On May 7th, 2021, we drove through the area around 7.30 pm, and the first people we saw were a group of young women, aged around 18, who were identically and conservatively dressed in what looked like a school uniform. They all wore white headscarves and long coats, and they were singing. Meanwhile, a few feet away, police stood shoulder to shoulder in full riot gear. Were these young women posing a threat that needed such a violent response?
By May 10th, the violence and instability reached a new level. Throughout the day, the police had been trying to prevent Muslims from praying at the Al Aqsa Mosque, which led to clashes within the Holy compound and at several sites across the city. It was Jerusalem Day, and Israel was preparing for a nationalist show of strength. The day marked the ‘reunification of Jerusalem when Israel occupied the East (Palestinian) side in 1967. It was a humiliating display in normal years where Israeli Nationalists were invited to march through the Old City waving flags. I was incredulous that plans for the march to enter through Damascus Gate and head towards the Al Aqsa compound had been given consent to proceed by Israeli authorities despite their highly inflammatory nature.
Streets started being closed around lunchtime, and we were told to collect our kids early from school and to stay indoors for the afternoon. At 6 pm, violence and rioting were still quite widespread, but something very unexpected happened. Sirens started sounding across Jerusalem to signal that the city was under the attack of rocket fire. All new buildings in Israel must have an ‘earthquake proof’ room, and most older ones have identified stairwells or other safe places for emergencies.
Hamas was firing the rockets out of Gaza. Hamas has been the ruling political party in Gaza since they won the elections in 2006. This has caused division within Palestine as the political party Fatah rules the West Bank areas. The EU, the UK, and several other countries have designated Hamas as a terrorist organization using violence. For many people, that is the only sentence they need to hear to make their minds up about who the aggressor was in this situation. Those seeking to defend Hamas might say that it has little option than to resort to force to draw international attention to the severity of the situation within Gaza and across Palestine.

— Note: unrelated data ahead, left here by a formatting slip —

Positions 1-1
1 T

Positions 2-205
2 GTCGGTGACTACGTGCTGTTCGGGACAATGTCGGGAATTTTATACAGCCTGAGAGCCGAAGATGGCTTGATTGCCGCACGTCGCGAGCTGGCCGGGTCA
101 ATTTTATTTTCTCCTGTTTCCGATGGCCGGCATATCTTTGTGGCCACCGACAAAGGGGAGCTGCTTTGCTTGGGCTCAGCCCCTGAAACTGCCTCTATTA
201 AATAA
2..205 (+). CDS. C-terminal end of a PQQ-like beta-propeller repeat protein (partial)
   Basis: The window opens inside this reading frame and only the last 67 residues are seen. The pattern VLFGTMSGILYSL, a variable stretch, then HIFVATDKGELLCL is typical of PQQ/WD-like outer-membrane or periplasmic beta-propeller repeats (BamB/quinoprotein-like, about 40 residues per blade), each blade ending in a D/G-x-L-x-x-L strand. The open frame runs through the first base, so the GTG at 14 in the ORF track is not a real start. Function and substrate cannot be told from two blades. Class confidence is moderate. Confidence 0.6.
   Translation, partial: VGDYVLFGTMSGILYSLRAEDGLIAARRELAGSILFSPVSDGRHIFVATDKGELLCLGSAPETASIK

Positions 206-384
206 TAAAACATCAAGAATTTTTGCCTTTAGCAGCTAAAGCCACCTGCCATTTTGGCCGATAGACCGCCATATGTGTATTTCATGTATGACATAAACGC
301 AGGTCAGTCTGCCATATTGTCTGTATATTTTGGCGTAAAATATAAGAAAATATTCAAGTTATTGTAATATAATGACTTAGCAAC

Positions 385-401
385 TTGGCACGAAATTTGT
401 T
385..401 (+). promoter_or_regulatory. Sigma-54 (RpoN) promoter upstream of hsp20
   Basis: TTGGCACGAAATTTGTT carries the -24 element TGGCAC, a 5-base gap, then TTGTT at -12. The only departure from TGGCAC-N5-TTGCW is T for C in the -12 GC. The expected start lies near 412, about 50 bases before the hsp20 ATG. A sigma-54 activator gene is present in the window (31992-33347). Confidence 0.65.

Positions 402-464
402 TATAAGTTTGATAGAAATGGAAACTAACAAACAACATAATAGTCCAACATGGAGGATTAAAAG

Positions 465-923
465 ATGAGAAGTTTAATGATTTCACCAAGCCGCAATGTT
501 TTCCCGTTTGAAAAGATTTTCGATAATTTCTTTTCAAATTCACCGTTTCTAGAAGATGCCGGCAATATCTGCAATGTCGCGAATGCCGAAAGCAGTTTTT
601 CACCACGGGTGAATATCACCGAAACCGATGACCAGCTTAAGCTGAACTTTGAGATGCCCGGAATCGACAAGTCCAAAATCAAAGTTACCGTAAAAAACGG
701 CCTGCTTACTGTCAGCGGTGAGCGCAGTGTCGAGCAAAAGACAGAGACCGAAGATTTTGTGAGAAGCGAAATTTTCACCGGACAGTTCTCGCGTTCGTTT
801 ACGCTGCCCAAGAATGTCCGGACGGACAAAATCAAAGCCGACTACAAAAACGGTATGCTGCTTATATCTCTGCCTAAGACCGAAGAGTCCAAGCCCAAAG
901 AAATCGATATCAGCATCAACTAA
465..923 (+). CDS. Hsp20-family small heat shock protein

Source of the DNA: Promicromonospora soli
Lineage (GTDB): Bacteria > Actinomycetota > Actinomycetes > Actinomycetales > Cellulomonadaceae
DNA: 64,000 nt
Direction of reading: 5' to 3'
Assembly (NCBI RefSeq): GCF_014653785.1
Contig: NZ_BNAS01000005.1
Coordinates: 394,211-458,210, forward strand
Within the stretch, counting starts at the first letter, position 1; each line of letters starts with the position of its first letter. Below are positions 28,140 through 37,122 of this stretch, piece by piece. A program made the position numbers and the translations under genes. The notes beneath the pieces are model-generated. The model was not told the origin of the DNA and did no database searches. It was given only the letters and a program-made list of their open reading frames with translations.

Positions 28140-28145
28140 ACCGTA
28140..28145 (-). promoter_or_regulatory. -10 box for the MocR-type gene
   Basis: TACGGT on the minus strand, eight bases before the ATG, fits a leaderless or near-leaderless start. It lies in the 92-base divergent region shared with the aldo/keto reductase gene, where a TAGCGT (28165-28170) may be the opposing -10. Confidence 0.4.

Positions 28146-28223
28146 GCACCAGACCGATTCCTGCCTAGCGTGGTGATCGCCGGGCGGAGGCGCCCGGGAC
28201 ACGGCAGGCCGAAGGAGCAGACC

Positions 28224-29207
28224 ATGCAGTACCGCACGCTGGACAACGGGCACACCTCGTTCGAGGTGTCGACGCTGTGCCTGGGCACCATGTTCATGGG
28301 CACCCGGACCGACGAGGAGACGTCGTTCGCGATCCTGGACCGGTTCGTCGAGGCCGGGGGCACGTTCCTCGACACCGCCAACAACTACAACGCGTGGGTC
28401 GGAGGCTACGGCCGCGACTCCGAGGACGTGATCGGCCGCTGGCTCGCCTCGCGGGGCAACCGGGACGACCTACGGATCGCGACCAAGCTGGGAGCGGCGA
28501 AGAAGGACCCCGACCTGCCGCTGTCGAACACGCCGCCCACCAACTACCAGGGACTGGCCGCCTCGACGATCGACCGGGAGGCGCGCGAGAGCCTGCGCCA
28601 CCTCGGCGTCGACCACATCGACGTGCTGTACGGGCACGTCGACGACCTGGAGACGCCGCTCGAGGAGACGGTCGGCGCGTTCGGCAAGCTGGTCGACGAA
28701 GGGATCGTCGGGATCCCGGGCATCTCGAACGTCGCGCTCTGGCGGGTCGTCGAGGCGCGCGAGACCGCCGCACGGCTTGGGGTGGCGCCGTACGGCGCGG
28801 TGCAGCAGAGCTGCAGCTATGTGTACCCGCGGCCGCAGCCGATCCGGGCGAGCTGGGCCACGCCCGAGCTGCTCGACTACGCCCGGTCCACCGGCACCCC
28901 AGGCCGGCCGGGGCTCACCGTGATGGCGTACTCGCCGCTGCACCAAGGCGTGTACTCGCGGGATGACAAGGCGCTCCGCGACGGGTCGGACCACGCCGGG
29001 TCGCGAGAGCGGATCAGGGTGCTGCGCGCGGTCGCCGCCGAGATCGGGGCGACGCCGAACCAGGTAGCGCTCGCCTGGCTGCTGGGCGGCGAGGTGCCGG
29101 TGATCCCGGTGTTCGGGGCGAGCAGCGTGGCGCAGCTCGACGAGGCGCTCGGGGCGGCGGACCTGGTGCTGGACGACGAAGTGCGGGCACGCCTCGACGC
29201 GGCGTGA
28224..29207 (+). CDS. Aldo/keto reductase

Gaza is essentially an open-air prison where over two million people have been locked into an area that is only 365 square kilometers big, making it the third most densely populated place in the world. All people and supplies in and out are strictly controlled by Israel, resulting in a severe humanitarian crisis.
Israel is very well trained in intercepting rocket fire and of the six rockets fired on Jerusalem on May 10th, only one landed, in the nearby town of Abu Ghosh, 14km outside of Jerusalem. Over the next 11 days, Israel began a bombardment of Gaza, and Hamas continued to fire thousands of rockets into Israel. Tel Aviv came under frequent rocket fire, and serious disruption was caused across the country.
The war lasted for 11 days, and in Gaza, 242 Palestinians, including 66 children, were killed. At least 129 of those killed were found to be civilians. In Israel, 12 people were killed, of which two were children, and all but one was civilians.
During this time, whenever I spoke to my Palestinian friends and colleagues, I asked them how they felt. Inevitably, there was a range of emotions, but one of the strongest amongst those I spoke to was anger. They felt that Hamas’ intervention had lost them the moral high ground and helped the Israeli state to justify its response. News reporting focused on Hamas as a terrorist group, giving weight to Israel’s argument that they were acting in justifiable self-defense. Some people I spoke to were pleased that Hamas was finally standing up for them and creating fear within Israel, but even those pleased saws this as a small compensation for the hardships they continued to suffer under Israeli occupation. Everyone felt devastated that the Palestinians in Gaza would be made to pay the highest price. The high level of civilian fatalities added to Israel’s delayed commitment to a cease-fire was evidence of this.